The woman who purportedly received lewd cell phone pictures and suggestive voicemails from legendary National Football League quarterback Brett Favre has hired an attorney, as she gets set to talk to the league, reports CBS News Correspondent Jim Axelrod.
This, as the NFL starts to question Favre and the website that first reported on the scandal.
While Favre, who's now with the Minnesota Vikings, was interviewed by league investigators Tuesday, he remains mum on the probe, calling it "a league issue. I'll just have to leave it at that."
He told reporters he'd rather keep his mind on the upcoming game against his former team, the Green Bay Packers, than on the scandal swirling around him.
Former New York Jets sideline reporter Jenn Sterger, who's also a former Maxim model, isn't talking publicly about the alleged unwanted sexual advances from Farve, either.
But Favre's wife of 14 years, Deanna, has spoken out for the first time, telling ABC News, "Obviously, I'm a woman of faith, and faith has gotten me through many various struggles."
Deana, a breast cancer survivor, also told ABC News, "We were talking earlier about a verse I have on my fridge -- Isaiah 41:9-13, actually, is on my fridge right now: 'Don't be afraid. I will uphold you with my victorious right hand,' and that's what I'm leaning on."
Brett's supposed incident with Sterger dates back to 2008.
Favre, who was the Jets quarterback at the time, allegedly left a voicemail message, inviting her to his hotel room, saying, "I'm going back to the hotel and just, just chill. So send me a text, 'cause I'll be in the building for a couple hours. Love to have you come over tonight."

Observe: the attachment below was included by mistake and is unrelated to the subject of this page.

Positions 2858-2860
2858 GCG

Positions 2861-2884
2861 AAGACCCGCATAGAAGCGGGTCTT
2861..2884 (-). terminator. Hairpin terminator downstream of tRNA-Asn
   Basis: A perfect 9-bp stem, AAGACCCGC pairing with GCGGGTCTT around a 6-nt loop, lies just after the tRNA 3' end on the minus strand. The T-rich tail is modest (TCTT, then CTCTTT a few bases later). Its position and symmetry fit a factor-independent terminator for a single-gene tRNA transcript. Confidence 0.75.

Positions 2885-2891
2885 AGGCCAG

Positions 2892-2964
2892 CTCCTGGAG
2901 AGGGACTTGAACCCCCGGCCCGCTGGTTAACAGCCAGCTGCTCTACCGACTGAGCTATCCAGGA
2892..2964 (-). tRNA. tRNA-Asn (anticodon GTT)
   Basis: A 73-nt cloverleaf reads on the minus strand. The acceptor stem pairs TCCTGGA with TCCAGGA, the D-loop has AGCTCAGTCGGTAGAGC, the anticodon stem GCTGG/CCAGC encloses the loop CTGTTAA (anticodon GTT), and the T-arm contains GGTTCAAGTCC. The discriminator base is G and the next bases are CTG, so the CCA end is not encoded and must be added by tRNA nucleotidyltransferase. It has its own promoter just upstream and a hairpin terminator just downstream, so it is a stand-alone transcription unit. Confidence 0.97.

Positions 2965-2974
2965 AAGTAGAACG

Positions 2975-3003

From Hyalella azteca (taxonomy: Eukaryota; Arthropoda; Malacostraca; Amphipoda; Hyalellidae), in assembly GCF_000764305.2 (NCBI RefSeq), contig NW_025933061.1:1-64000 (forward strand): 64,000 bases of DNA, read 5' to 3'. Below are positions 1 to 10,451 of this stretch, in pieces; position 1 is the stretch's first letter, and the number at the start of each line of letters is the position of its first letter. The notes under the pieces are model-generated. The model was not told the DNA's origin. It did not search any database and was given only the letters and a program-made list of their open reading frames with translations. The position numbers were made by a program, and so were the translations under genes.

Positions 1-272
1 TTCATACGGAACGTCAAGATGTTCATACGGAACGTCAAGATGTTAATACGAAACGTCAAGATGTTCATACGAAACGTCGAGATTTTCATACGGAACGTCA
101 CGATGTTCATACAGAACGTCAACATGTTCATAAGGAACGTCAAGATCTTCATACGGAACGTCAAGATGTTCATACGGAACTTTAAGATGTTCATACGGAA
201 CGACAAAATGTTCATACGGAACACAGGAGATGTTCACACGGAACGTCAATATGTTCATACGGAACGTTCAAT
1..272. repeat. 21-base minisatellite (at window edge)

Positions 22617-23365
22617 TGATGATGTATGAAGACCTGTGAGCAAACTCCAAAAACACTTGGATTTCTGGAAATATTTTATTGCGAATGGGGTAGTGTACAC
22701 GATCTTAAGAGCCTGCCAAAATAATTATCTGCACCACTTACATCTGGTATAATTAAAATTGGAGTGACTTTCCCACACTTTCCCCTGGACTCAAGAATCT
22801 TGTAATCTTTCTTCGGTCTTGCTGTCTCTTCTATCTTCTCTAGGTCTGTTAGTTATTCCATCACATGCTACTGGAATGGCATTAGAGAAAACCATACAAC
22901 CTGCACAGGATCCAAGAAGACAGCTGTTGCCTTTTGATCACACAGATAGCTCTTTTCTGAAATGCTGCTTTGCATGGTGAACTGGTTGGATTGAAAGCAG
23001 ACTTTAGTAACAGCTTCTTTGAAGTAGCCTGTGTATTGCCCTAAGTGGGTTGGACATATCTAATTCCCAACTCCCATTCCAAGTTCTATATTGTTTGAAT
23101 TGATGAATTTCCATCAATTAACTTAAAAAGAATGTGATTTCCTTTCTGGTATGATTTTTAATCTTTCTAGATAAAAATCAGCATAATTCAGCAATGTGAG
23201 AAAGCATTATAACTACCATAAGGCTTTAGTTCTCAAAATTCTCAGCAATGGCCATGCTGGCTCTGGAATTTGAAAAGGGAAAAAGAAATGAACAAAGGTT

The website DeadSpin.com paid a third party for the voicemail, along cell phone photos of a naked Favre that he also supposedly sent.
Deadspin Editor in Chief A.J. Daulerio has been interviewed by the NFL. He told CBS News, "What they wanted was basically where we got that information, and I wasn't willing to kind of reveal where I got that from since I did promise the source that Ii wouldn't reveal him."
Sterger has hired a lawyer, says Axelrod, and is in talks with league officials about an interview of her own.
"His defense," says sot Anthony Barkow, executive director of NYU's Center on the Administration of Criminal Law, "is going to be that she is not telling the truth, most likely, and so what he's essentially going to be doing is accuse her of lying. … And these lawyers can prepare her on how to tell her side of the story."
Favre could face a league suspension if the NFL finds he acted improperly, and that would end his league record for consecutive games played, 290, spanning 19 years.